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Current and Emerging issues in Housing Environments for the Elderly Raymond'J. Struyk The dominant issue in the debate surrounding the housing environment of the elderly is how to construct public assistance to support those housing transitions that are necessary to allow community-based housing to become an active and integral ele- ment in the overall Tong-term care system. Two attributes in particular should affect the way we think about housing interventions for the elderly population. First, as people reach retirement age, they experience numerous changes, sometimes in rapid succession: incomes fall from preretirement levels, children leave home, health problems and activity limi- tations emerge, a spouse requires institutionalization or dies. Such a variety of life events means that any public policy to help with housing problems of such individuals must be flexibly designed; it should range from rent supplements to counseling homeowners about various housing options to the provision of support services to compensate for the inability to perform key activities of daily living. Second, the elderly cannot be viewed as a monolithic group. As has just been suggested, they have widely different housing- related problems. What is at least as important is that individ- uals in the elderly population differ in three fundamental ways Raymond J. Struyk is with the Urban Institute. 134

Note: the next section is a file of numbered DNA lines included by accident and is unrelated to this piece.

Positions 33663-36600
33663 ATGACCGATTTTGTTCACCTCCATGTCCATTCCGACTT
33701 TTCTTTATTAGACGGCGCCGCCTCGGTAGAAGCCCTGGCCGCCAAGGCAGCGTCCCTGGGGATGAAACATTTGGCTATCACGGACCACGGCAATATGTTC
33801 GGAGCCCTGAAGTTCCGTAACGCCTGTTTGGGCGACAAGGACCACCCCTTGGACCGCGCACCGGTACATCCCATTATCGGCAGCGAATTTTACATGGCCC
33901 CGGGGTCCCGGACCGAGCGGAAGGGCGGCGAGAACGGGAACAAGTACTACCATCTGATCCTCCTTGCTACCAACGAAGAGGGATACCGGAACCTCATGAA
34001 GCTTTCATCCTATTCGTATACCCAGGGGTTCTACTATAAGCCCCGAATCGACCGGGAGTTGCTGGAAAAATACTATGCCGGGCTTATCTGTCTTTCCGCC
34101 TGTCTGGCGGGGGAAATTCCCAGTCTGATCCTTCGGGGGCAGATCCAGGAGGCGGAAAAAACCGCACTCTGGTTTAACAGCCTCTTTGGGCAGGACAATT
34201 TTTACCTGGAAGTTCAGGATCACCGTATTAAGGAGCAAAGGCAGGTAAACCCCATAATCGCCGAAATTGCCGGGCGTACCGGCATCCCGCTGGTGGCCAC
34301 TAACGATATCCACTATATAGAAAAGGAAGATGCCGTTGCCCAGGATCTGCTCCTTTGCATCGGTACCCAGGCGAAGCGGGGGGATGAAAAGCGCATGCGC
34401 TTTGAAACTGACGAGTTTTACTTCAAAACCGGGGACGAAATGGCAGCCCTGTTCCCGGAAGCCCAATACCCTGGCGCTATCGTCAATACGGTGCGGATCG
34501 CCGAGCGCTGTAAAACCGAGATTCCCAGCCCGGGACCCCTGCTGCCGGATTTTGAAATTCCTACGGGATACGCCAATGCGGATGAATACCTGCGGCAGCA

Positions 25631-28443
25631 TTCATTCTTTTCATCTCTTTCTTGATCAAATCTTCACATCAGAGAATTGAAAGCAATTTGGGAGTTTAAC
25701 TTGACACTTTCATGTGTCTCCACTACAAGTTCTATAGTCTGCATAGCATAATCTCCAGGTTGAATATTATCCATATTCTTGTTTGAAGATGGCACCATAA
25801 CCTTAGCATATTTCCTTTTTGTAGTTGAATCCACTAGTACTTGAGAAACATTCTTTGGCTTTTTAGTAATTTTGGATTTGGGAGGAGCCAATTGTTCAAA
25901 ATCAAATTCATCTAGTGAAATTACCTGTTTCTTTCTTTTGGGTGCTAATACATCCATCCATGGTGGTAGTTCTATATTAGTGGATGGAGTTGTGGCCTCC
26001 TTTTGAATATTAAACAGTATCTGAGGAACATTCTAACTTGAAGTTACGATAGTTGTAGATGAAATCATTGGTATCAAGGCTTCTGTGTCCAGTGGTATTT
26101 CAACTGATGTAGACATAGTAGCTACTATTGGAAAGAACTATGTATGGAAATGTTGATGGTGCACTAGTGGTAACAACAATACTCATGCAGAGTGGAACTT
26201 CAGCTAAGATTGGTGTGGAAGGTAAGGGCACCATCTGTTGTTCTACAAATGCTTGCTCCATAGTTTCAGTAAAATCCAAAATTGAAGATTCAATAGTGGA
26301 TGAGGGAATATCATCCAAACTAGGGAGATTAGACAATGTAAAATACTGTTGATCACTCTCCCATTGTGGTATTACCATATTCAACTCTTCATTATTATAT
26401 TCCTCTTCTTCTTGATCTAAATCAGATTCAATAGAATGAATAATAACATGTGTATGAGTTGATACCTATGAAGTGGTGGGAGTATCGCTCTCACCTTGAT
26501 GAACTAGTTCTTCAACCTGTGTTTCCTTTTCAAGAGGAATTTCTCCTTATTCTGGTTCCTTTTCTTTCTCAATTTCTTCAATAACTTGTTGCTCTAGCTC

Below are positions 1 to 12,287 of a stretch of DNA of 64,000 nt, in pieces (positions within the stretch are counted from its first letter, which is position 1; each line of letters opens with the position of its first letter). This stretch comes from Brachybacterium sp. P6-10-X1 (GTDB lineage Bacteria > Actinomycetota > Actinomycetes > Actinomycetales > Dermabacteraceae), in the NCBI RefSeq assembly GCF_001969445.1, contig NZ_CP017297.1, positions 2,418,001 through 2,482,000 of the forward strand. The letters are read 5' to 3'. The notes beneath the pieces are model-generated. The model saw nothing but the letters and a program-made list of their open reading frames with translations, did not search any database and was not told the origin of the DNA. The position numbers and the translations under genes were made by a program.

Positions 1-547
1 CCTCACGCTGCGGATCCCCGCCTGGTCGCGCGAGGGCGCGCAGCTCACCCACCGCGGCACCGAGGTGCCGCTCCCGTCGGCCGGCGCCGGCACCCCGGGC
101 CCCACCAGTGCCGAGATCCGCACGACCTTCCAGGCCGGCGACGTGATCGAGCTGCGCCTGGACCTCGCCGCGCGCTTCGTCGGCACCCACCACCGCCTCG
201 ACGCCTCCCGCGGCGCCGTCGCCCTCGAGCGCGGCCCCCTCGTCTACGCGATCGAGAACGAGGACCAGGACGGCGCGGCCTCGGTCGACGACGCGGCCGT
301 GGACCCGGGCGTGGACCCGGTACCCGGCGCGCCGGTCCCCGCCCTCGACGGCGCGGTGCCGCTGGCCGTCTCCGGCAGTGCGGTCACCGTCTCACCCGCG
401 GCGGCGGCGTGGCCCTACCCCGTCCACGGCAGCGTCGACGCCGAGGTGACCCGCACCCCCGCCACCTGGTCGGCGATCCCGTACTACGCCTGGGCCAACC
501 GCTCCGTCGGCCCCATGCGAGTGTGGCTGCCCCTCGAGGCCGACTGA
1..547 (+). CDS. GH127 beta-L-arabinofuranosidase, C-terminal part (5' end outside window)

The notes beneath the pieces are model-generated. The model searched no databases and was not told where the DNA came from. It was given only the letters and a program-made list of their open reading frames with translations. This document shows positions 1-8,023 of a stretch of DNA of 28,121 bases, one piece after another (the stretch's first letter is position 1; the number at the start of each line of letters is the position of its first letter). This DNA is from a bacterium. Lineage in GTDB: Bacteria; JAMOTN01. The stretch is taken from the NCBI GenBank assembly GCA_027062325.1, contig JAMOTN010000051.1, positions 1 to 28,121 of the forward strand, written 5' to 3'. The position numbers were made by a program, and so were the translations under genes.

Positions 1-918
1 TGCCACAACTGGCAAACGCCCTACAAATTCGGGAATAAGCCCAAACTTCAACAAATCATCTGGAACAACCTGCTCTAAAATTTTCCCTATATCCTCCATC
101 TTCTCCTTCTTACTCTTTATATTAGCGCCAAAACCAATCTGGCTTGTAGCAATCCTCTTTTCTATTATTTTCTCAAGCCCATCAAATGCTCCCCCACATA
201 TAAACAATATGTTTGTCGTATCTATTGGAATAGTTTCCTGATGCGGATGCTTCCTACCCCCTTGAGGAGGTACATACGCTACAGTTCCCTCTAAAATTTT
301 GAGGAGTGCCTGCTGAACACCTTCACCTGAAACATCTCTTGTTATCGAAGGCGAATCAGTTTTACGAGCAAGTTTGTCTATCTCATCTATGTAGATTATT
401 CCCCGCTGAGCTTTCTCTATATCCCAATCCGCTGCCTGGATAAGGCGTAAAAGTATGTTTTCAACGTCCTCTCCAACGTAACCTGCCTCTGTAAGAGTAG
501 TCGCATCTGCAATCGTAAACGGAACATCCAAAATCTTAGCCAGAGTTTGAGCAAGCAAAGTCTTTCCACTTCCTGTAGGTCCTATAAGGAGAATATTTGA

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ISSUES IN IIO USING FOR THE ELDERLY 135 that must be taken into account in designing public policy: (1) health status (including activity limitations), (2) economic re- sources, and (3) householding status whether they are home- owners or renters. Again, the resultant emphasis is on policies that are flexible enough to accommodate the elderly in these . . various circumstances. The balance of this essay is in six main sections. It begins with a general inventory of the housing problems of the elderly that considers dwelling-specific items as well as the need for support- ive services. The second section reviews current federal housing assistance programs for the elderly; the third presents a frame- work for thinking about housing policy that goes considerably beyond the present programmatic structure. The fourth section describes three specific federal housing interventions that could meet the requirement of being an element in a long-term care system. The next section gives some idea of the possible conse- quences of adopting such interventions, and the final section provides conclusions. HOUSING AND HOUSING-RELATED NEEDS This section, which draws heavily on an earlier paper (Struyk and Katsura, 1985), inventories the current housing needs of the elderly to provide an idea of the extent of the need for various types of housing assistance. The inventory is not extrapolated into the future because making such estimates is a highly com- plicated task, the outcomes of which are dependent on broad economic and housing market developments, trends in pension payments, and changes in the incidence and severity of health problems and activity limitations. In considering the housing needs of the elderly, it is useful to make a distinction between traditional housing "problems" and the particular needs that arise from the health problems and activity limitations that are frequently the lot of elder citizens. The housing problems of the elderly (called dwelling-specific problems hereafter) include deficiencies in the dwelling, the high price of housing relative to income, and overcrowded conditions. All of these are problems that can be measured in fairly straightforward ways and whose definition does not generally have a special dimension for the elder]Ly. Other, more general aspects of the housing environment for example, conditions in